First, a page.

For months beforehand, the teens engaged in deep learning about West Africa as a whole and Ghana in particular. They sampled the cuisine, studied the economy, learned about the government, all before setting foot outside of New York. “I thought it was helpful,” said Sandri, 15. “It was getting away from the stereotypes.”

In addition, the travelers spent time getting to know one another before their trip. “Six months of preparation gave us a chance to grow more as a group and get used to the people that we were gonna be around for a month,” said Tyla, 14.

While in Ghana, the students visited four different places: Accra (the capital city), Wusuta, Kumasi, and Cape Coast. They spent most of their time in the village of Wusuta in the Volta region of Ghana. And despite no electricity or hot water, these New York City teenagers found rural African life very much to their liking.

“I like to be comfortable,” said Sandri of his time in Wusuta. “I get bored quickly. So if I'm telling you that I managed to get through days just fine—no boredom, every day something new—then trust me.”

“Just having the time to be able to do anything besides being on the computer!” added Alberto, 16. “Going on walks and hikes, hunting, finding food, collecting rocks, anything small like that, that's pretty much a new adventure in my book. Africa was the best thing that happened for me.”

Not Just Fun and Games

The group's trip to Ghana was not simply an exotic vacation. Participants in Bro/Sis's International Study Program are expected to attend seminars, take language classes, give presentations, and complete final projects. The students also visited schools in the area and spent one day presenting the film “Freedom Riders”to local students. Academics, they said, perfectly balanced their other activities.

“You're gonna have to do a little bit of work to enhance the experience,” said Tyla, “so that it sticks with you 100 percent.”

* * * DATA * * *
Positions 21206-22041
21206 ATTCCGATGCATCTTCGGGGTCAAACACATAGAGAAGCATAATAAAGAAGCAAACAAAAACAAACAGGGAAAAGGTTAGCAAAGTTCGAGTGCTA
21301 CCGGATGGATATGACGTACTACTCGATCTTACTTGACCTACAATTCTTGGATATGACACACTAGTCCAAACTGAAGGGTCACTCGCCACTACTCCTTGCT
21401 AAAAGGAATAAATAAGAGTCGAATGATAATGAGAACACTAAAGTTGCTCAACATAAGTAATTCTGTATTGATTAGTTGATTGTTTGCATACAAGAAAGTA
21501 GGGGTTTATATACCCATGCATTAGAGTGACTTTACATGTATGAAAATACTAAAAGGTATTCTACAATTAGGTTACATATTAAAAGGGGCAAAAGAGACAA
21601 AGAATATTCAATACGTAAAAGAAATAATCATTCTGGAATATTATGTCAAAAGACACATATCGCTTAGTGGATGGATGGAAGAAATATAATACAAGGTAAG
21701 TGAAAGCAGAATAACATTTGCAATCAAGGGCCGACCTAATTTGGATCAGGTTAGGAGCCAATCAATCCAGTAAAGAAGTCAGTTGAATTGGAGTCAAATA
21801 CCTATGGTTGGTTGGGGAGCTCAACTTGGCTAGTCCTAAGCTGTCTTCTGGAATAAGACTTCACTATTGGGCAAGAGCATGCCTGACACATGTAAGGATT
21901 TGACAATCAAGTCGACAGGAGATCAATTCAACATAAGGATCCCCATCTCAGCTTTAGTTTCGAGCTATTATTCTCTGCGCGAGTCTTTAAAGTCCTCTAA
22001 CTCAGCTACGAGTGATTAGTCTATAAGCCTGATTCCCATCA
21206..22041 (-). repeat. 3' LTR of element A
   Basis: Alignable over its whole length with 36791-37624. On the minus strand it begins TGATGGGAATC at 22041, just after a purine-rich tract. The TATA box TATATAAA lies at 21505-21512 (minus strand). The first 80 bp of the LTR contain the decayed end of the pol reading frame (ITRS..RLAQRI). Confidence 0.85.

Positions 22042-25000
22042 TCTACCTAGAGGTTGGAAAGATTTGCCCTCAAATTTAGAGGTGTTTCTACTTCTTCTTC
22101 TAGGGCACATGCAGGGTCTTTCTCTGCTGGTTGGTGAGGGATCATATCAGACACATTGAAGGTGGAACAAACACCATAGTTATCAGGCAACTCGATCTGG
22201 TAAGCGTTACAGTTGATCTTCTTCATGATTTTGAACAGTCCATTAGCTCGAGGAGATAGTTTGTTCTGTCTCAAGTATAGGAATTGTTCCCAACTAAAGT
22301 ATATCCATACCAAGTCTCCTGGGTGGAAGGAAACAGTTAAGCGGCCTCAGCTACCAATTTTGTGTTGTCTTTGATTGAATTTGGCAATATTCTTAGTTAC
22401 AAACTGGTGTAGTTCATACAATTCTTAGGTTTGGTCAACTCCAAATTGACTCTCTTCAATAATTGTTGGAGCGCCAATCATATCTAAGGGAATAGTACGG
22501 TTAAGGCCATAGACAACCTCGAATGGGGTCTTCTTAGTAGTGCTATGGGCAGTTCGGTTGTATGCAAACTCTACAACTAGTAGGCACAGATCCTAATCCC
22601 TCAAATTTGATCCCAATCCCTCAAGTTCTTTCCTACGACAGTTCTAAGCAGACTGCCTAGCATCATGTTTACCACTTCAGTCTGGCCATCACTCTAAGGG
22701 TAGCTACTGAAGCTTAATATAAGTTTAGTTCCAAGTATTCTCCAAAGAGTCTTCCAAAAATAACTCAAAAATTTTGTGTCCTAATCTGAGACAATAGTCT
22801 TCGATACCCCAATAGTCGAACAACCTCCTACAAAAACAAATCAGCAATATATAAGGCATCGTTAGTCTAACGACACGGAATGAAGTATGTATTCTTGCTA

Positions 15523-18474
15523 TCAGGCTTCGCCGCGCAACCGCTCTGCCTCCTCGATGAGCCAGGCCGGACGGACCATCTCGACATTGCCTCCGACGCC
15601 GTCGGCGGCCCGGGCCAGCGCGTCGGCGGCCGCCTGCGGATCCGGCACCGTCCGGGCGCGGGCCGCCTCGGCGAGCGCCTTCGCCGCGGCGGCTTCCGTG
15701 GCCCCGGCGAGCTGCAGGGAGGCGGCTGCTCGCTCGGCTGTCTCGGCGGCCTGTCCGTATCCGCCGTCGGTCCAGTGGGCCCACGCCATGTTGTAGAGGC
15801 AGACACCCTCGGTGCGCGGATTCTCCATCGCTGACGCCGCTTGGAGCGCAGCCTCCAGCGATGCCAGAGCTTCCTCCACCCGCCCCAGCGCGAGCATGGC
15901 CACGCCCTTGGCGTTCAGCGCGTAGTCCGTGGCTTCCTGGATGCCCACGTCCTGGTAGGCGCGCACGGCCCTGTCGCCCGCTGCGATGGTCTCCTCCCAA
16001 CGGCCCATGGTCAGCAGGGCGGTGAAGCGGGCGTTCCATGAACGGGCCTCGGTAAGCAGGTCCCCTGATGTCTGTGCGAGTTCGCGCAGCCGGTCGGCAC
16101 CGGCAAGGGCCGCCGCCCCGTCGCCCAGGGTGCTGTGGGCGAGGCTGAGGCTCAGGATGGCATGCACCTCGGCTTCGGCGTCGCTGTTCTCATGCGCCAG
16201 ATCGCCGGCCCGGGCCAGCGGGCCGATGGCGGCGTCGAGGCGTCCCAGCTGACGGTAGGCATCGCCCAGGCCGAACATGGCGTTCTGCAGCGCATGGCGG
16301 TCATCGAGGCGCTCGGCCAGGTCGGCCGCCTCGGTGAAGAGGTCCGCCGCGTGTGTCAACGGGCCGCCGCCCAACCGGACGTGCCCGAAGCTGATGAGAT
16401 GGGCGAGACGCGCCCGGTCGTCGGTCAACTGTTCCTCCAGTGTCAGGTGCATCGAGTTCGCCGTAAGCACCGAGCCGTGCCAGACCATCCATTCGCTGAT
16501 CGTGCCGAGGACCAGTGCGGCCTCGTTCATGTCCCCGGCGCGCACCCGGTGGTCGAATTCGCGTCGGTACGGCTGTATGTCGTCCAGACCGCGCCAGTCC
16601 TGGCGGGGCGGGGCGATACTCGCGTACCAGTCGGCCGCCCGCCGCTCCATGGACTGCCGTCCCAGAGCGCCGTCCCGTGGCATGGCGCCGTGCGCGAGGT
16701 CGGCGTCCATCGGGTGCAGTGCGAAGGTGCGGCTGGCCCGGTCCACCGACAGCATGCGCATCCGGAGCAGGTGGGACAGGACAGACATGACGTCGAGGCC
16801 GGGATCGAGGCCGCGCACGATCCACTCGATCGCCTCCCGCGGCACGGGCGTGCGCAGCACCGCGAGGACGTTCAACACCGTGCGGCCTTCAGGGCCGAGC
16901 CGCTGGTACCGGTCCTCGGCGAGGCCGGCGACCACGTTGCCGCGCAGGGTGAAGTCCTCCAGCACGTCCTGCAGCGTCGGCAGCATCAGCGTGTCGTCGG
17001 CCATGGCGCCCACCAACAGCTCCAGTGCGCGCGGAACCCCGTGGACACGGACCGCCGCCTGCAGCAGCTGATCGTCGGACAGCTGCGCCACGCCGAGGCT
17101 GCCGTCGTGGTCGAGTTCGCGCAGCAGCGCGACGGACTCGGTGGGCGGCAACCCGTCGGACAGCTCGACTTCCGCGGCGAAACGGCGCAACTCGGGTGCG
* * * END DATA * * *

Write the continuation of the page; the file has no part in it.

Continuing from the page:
During their down time, the teens interacted with local kids, talking about their lives and taking turns showing off their best dance moves. The day the students left Wasuta, the villagers threw them a farewell party.

“They were doing all the dances we taught them,” Shani, 19, recalled with pleasure. “It was very nice.”

Coming Home

As each group reminisced about its trip, a common theme emerged: these students all came back home changed. They had become more respectful, more thoughtful, more ambitious and adventurous, participants said. “I never woke up with any dreams of going anywhere in the whole world except Los Angeles,” Sandri laughingly admitted. “But going to Ghana was awesome. I’m tryin’ to go the next three years in a row.”

Harlem students also spoke of their increased desire to take advantage of the opportunities offered them. Family and friends have noticed the differences in their behavior, they said, and they felt motivated to share their newfound knowledge with peers. All agree that their trip to Ghana was a life-changing experience, one that they will never forget.

Meanwhile, the Bronx travelers to Mali were busy preparing to present their buildOn experience to a group of incoming freshmen in the BCSM auditorium. “We set another goal this year: to raise $75,000,” said Alberta. “This year it’s gonna be Nicaragua.”



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“There’s a radical—and wonderful—new idea here… that all children could and should be inventors of their own theories, critics of other people’s ideas, analyzers of evidence, and makers of their own personal marks on the world.”

– Deborah Meier, educator